Cambridge innovation reduces wasted space


Thanks to a Cambridge based high-end technology company, a large portion of technology’s wasted space could soon become a thing of the past.

Wireless networks, which are increasingly becoming commonplace in homes and businesses throughout the UK, do not use so called ‘white space’, which many feel is a waste and unproductive.

Neul, a world leader in the fast-paced arena that is the “Internet of Things”, has deployed the first city-wide wireless connection in the world utilising this white space and it has chosen its home town of Cambridge to do it in.

The demonstration on 25th April was the first step in what could be something of a revolution for electricity use. It was a low scale demonstration, showcasing the first ever smart electricity meter reading, but its future is one of profundity.

It is the first step to providing a more efficient use of electricity, able to monitor demand more effectively and thus scale supply.

The network also further develops the Cambridge White Space Consortium’s network which, using the Weightless communications standard and Neul’s cloud interface and hardware, proved that white space use can be exploited without negatively affecting other signals, such as TV and radio.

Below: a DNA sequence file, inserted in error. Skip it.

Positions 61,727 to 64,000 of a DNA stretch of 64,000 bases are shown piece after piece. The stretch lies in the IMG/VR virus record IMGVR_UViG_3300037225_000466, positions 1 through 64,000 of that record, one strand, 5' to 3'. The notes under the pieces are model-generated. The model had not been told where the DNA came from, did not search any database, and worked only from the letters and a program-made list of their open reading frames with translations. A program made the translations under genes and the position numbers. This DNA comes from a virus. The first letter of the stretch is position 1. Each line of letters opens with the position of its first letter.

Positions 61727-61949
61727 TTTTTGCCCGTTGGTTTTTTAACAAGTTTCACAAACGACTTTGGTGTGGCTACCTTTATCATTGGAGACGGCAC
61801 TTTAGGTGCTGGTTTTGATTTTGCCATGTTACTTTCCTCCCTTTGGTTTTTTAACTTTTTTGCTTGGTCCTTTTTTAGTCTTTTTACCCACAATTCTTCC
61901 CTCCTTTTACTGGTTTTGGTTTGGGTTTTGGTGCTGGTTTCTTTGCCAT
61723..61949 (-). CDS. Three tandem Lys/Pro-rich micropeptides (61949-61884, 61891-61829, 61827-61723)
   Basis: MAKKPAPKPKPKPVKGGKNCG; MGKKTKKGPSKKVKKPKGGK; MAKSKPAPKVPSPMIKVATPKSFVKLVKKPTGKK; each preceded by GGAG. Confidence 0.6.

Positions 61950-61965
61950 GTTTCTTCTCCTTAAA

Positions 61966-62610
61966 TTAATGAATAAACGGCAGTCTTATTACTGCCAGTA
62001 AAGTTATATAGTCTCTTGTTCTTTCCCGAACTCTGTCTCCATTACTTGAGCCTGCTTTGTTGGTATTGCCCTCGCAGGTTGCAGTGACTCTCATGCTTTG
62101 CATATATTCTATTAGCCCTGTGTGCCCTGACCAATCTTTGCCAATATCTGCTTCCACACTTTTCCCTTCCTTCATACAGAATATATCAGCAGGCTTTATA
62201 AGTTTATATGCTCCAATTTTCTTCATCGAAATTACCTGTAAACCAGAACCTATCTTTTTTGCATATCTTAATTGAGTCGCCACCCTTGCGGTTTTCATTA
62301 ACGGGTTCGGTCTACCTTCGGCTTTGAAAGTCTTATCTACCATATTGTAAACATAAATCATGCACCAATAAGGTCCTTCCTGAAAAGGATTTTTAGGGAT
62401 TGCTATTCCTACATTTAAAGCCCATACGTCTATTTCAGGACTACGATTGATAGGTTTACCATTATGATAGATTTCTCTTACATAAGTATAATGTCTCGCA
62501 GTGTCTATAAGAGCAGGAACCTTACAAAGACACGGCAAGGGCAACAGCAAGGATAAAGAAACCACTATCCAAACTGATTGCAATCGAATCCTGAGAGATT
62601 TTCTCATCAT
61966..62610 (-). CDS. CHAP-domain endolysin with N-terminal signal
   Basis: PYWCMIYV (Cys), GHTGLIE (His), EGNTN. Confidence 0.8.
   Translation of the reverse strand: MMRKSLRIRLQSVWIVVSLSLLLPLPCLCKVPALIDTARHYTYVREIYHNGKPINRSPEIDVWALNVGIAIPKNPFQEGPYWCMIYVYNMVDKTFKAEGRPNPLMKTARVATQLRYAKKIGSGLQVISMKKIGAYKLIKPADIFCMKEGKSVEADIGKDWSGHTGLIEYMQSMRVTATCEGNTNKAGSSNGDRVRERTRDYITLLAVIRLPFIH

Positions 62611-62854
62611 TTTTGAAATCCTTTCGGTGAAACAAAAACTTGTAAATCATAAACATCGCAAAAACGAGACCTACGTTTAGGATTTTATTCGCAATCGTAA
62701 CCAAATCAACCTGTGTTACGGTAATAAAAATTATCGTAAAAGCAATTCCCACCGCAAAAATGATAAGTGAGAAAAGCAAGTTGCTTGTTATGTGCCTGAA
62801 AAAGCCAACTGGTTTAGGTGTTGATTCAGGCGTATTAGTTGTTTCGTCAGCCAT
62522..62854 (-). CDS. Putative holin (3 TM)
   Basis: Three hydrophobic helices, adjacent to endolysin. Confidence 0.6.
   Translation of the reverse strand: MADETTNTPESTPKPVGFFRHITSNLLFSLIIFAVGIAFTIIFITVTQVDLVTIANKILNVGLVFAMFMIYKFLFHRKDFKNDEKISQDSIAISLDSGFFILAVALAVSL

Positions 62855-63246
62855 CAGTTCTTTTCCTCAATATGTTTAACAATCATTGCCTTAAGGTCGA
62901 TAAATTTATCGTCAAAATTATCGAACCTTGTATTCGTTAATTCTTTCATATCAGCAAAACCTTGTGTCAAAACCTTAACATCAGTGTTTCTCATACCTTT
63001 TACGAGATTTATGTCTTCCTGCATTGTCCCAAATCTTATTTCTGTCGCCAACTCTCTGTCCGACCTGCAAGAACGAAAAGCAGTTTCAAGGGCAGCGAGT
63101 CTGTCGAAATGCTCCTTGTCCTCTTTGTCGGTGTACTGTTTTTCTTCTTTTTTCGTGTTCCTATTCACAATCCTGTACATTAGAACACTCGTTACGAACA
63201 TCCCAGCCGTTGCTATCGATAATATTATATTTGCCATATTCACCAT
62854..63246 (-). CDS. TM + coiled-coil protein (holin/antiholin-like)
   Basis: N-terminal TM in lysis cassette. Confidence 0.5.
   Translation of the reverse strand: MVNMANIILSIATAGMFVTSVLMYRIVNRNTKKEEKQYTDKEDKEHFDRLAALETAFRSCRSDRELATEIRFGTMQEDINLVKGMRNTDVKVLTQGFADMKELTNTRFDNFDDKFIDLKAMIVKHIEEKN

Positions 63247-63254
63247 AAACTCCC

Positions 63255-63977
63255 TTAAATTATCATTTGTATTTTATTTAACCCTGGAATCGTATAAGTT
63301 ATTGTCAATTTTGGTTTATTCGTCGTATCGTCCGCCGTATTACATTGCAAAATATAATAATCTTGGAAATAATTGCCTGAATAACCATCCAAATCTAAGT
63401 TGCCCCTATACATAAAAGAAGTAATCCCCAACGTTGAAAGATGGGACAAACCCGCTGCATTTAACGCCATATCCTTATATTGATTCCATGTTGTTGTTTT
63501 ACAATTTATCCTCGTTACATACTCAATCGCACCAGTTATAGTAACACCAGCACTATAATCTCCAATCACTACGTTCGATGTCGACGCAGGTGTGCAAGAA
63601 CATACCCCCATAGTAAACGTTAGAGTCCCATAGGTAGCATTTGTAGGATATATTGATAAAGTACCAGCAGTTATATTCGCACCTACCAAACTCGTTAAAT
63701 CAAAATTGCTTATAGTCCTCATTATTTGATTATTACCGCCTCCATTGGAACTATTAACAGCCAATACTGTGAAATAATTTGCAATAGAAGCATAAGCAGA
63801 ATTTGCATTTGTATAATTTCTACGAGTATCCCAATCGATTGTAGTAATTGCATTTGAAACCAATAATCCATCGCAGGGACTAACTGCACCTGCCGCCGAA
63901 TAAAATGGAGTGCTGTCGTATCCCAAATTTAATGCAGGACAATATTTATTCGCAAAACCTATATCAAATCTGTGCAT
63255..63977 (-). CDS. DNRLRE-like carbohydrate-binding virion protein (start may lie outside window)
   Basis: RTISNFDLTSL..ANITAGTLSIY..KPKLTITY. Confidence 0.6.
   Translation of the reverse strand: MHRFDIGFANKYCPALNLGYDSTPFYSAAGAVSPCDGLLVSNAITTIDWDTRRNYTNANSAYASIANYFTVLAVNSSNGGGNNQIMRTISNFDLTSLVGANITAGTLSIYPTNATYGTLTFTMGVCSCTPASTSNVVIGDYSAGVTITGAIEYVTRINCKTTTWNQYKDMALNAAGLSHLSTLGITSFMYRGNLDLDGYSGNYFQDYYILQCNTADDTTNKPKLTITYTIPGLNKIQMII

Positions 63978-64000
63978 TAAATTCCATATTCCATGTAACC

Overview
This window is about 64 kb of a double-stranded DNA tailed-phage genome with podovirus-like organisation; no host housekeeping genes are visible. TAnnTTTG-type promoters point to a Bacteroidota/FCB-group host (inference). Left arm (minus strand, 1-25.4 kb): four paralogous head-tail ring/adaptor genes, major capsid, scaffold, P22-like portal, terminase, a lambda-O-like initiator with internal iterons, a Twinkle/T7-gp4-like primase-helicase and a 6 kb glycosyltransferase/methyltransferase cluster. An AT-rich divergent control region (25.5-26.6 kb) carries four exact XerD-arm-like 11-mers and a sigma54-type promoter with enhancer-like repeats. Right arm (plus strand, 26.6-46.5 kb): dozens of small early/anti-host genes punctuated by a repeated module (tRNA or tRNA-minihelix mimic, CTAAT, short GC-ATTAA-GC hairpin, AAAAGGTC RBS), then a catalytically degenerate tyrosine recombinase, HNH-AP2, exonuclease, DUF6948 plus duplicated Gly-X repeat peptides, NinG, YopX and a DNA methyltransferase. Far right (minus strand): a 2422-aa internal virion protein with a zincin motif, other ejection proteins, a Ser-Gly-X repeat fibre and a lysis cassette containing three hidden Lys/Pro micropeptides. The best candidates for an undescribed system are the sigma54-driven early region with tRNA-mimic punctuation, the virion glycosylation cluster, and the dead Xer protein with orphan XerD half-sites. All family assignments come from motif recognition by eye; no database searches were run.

The latest success allows Neul to move forward and commercialise the venture.

As well as providing the opportunity of a smart national grid, the technology could be far wider ranging.

Presently, wireless connectivity falls short of where it could be, largely as a result of the need to constantly charge mobile devices and the heavy loads placed on the network. However, successfully delivered use of white space could go some way to solving the issue.

This could mean far more practicality of mobile broadband for example, whilst business VoIP users could stay in touch using their company networks.

It is altogether a far more cost effective approach for consumers and businesses alike, which is far from a waste of space.